A single typhoon in Taiwan buries as much carbon in the ocean in the form of sediment as all the other rains in that country all year long combined, impeding the carbon cycle, a study by Ohio State University (OSU) said.
The study was the first to examine the chemistry of stream water and sediments that were being washed out to sea during a typhoon.
Anne Carey, associate professor of earth sciences at OSU, and her team studied physical weathering, when organic matter containing carbon adheres to soil that is washed into the ocean and buried, and chemical, when silicate rock on the mountainside is exposed to carbon dioxide and water and the rock disintegrates.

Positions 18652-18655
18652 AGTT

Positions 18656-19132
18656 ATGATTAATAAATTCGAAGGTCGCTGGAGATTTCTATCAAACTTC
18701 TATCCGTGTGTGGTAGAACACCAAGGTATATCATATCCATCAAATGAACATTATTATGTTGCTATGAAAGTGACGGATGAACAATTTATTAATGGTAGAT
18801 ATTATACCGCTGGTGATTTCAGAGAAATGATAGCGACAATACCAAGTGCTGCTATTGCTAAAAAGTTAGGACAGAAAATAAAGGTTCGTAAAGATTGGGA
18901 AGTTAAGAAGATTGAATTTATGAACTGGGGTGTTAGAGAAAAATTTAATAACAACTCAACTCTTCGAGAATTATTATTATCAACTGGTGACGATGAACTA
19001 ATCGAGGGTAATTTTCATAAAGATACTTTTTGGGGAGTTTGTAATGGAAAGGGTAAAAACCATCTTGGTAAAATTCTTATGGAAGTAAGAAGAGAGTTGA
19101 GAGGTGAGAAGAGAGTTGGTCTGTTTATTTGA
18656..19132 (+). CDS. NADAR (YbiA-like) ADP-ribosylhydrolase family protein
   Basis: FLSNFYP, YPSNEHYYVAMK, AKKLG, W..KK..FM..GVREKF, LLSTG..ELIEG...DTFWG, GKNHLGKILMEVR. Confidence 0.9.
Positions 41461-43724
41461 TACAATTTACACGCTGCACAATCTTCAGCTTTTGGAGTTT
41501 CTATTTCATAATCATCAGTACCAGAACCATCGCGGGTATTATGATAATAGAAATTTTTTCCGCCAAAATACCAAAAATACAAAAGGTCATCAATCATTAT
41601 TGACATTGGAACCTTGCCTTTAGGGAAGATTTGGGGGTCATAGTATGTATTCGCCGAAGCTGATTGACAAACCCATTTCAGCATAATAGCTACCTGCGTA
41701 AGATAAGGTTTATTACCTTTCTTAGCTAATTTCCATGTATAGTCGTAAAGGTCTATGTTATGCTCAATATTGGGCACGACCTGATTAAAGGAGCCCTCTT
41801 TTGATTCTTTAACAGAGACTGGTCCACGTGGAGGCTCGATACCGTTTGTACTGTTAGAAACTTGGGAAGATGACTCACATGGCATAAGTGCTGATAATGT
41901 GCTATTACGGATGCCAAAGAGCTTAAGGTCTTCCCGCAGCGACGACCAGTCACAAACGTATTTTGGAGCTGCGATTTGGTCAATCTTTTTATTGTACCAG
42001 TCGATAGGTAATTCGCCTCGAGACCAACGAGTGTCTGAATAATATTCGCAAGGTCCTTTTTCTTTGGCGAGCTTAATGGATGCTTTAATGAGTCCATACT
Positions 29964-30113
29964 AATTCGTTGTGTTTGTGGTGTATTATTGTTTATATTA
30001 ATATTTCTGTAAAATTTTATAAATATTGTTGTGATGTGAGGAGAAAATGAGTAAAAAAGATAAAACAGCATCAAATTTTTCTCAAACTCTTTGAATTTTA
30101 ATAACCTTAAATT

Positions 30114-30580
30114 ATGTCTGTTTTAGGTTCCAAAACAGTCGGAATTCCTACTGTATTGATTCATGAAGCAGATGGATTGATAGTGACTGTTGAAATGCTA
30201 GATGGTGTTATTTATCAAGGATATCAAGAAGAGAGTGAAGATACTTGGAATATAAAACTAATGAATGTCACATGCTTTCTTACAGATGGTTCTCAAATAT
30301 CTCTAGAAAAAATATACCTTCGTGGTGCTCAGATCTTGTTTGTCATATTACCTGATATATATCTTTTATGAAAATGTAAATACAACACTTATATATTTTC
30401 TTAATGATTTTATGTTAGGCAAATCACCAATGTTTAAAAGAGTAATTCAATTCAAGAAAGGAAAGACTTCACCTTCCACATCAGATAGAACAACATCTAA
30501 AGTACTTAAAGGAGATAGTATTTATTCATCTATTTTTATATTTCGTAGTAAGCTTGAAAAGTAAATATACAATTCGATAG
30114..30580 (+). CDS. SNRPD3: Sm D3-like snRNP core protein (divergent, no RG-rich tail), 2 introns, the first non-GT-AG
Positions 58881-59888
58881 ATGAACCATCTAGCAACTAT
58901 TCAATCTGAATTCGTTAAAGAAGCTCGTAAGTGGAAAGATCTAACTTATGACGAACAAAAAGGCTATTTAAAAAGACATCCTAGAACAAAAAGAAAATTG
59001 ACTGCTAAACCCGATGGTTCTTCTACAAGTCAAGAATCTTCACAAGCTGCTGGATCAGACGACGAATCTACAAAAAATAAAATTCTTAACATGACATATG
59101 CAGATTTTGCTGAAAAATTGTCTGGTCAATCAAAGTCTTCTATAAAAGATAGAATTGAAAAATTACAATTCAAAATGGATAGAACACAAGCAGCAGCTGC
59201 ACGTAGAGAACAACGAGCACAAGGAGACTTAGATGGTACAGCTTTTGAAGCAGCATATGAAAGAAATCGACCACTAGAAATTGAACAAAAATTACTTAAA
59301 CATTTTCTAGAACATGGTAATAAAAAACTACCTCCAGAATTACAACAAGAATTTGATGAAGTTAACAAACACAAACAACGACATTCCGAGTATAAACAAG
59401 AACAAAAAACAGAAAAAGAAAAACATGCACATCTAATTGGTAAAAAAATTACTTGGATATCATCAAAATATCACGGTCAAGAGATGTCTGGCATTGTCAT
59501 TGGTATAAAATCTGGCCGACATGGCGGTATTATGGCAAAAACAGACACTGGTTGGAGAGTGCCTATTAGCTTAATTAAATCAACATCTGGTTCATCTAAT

The carbon washes out to sea, where it eventually forms calcium carbonate and gets deposited on the ocean floor.
If the carbon gets buried in the ocean, it eventually becomes part of sedimentary rock and does not return to the atmosphere for hundreds of millions of years.
Knowing how much carbon is buried offshore of mountainous islands like Taiwan could help scientists make better estimates of how much carbon is in the atmosphere and help them decipher its effect on climate change.